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During a handfasting ceremony, ribbons or cords are draped around the hands of the couple at the altar. Here is what each ribbon color means.
A handfasting is a commitment ceremony in which two people pledge a relationship to one another. The practice of handfasting, which originated in pre-Christian Celtic times, has been in use for several hundreds of years. Today, a handfasting can be used by people of any religious denomination - some use it as an alternative to a wedding, and other couples incorporate it into their wedding ceremony as a symbolic gesture.
Handfasting does not always indicate that the couple are becoming legally married. In some cultures, such as in the Scottish Highlands, it was used like a "trial period" for the couple; if they found they were incompatible at the end of the year and a day, then they were free to part without moral or religious repercussion. Otherwise, they would remain together and the marriage would be an official lifelong bond. Some modern couples choose to have a handfasting a year and a day before the day that they plan to legally or officially marry.
During the simple, but beautiful ceremony, the couple will typically have their hands bound with colored cords, ribbons, or cloth to represent their own new bond to one another. As a matter of fact, this thought to be where the modern expression "tying the knot" originated. The cords are loosely tied over the hands in an infinity symbol, or simply draped, while the couple speak their vows or a third person (priest, priestess, or officiant) recites poetry, passages from religious texts, or sings. Some couples choose this time to take a moment of silent reflection.
There are as many variations on the handfasting ceremony as there are couples who choose to undergo it. Each is unique and tailored to the needs and wants of the two people pledging their commitment to one another.
A handfasting ceremony is a type of marriage tradition that evolved from Scottish Highlands culture. It involves a unique arrangement in which a couple stays together for a year and one day and then decides if they are truly compatible at the end of that time. Of course, if the couple had children then they could not separate. However, if at the end of the year, the couple decided to stay together of their own desires, then they would become a legally recognized married couple.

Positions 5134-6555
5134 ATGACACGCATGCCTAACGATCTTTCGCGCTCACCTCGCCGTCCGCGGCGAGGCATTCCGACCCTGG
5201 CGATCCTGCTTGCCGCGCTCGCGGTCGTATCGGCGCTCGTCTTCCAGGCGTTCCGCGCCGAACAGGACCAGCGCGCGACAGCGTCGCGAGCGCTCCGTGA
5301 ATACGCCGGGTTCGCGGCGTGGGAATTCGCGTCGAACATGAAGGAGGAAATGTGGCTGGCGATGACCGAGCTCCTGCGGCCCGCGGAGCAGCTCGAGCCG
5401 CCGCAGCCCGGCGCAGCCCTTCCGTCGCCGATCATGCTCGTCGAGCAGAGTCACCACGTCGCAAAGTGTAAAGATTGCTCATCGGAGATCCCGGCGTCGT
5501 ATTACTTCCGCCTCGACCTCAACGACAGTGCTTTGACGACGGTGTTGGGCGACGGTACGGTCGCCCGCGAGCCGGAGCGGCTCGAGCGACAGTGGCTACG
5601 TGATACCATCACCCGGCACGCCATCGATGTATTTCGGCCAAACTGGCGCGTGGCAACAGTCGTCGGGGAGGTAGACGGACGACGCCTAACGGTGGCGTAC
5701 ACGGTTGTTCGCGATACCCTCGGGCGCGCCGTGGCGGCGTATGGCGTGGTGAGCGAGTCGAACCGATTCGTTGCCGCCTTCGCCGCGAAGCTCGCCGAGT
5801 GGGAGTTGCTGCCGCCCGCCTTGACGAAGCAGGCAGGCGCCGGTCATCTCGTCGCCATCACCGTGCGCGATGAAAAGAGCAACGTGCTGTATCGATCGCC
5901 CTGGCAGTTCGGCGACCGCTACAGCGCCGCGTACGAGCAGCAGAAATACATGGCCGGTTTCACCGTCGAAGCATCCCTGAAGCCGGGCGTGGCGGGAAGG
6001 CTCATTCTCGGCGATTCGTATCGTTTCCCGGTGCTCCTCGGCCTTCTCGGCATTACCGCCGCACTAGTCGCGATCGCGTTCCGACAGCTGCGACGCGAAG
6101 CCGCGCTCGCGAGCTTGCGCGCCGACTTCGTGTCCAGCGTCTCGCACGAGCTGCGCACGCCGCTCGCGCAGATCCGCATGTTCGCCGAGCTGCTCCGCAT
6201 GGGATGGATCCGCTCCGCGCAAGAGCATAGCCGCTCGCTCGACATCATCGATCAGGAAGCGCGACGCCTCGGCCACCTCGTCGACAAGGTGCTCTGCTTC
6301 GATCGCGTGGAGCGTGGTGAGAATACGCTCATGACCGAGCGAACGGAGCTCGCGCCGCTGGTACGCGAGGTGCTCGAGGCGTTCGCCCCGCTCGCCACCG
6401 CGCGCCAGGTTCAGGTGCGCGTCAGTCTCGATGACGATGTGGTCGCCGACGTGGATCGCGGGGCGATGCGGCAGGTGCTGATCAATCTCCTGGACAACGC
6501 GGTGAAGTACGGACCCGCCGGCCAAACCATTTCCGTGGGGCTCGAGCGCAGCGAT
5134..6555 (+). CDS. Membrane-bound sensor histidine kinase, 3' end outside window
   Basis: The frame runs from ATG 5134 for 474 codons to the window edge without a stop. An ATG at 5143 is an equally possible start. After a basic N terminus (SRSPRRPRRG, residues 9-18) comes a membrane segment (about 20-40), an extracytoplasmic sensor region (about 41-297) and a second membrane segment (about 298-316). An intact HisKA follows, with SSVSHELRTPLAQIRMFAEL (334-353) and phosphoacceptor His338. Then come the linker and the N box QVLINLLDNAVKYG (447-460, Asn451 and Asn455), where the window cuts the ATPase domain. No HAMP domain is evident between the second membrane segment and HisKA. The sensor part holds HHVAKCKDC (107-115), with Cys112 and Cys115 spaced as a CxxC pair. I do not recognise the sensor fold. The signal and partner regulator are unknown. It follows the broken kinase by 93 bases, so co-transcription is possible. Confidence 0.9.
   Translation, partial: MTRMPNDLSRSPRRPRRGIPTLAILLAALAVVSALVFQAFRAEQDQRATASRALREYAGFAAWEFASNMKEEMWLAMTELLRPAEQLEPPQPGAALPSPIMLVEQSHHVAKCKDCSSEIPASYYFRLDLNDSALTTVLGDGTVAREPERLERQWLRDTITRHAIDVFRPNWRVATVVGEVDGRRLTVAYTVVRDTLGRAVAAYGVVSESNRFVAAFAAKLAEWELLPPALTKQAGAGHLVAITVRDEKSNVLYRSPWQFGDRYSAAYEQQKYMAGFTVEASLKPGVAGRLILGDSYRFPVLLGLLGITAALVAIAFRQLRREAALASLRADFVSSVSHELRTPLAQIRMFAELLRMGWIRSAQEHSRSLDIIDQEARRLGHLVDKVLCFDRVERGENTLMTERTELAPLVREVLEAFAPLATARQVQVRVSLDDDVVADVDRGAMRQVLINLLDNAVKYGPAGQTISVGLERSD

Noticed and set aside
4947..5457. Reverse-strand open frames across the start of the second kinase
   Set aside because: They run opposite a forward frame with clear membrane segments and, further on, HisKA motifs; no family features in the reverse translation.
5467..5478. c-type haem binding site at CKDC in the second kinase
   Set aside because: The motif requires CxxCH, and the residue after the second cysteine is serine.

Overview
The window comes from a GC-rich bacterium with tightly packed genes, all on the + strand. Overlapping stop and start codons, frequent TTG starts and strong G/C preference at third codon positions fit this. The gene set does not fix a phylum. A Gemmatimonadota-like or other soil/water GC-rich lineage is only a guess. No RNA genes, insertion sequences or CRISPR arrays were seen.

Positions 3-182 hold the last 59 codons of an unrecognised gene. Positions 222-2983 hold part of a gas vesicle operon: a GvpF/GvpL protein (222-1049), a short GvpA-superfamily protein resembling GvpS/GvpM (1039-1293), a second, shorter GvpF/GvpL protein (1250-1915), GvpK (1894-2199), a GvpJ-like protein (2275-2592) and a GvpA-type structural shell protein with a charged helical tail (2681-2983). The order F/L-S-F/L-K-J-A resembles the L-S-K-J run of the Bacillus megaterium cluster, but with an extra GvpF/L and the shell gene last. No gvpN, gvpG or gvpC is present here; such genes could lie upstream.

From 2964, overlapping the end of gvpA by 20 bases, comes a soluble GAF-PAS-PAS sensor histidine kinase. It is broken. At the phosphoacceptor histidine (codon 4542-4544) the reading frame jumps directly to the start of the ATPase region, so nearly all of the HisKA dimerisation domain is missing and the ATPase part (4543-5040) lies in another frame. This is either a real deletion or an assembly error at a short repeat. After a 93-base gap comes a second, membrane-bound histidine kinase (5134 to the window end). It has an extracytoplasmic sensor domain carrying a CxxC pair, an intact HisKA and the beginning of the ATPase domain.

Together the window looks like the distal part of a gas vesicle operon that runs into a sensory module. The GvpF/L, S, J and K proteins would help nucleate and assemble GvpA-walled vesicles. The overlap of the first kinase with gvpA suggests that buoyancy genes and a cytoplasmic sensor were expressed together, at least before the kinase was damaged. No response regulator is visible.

If you want to perform your own handfasting ceremony, you can. You just need a few different elements, such as these five:
These sample vows are just a jumping-off point for the husband and wife to be. Feel free to customize, add and subtract to fit your personalities and needs. Handfastings are meant to be as individual as the couple, after all!
I, [bride], take thee, [groom],
to be my beloved husband and partner
to share our days in love from this moment forward.
I shall give to you now
in the presence of Goddess, God, and our loved ones
an oath to remain by your side as your faithful wife,
devoted to you in sickness and in health,
through good times and bad.
I will love you without reservation,
I will comfort you in times of sadness,
and laugh in times of joy with you as well.
I shall grow with you in mind, body and spirit
as we experience our life on Gaia together,
and beyond when we travel to the Summerland.
On this day, I [bride] give to you, my beloved [groom],
a vow of love, honesty, and respect.
I shall walk beside you and grow with you in love always.
I shall cherish our time together,
and honor your soul and body each day that passes.
My true love, in the presence of the Goddess and our family,
please take this vow
as the deepest pledge of my commitment to you and our marriage.
I give to thee, [groom], my troth:
I vow to honor you both in words and action.
I promise to listen and not just hear…
to speak with and not at you…
to ask and never assume.
I vow to respect the time that we have on our Mother Earth,
and to cherish each day that we are gifted with each other's presence.
My life's love, I promise these things from this blessed day forth.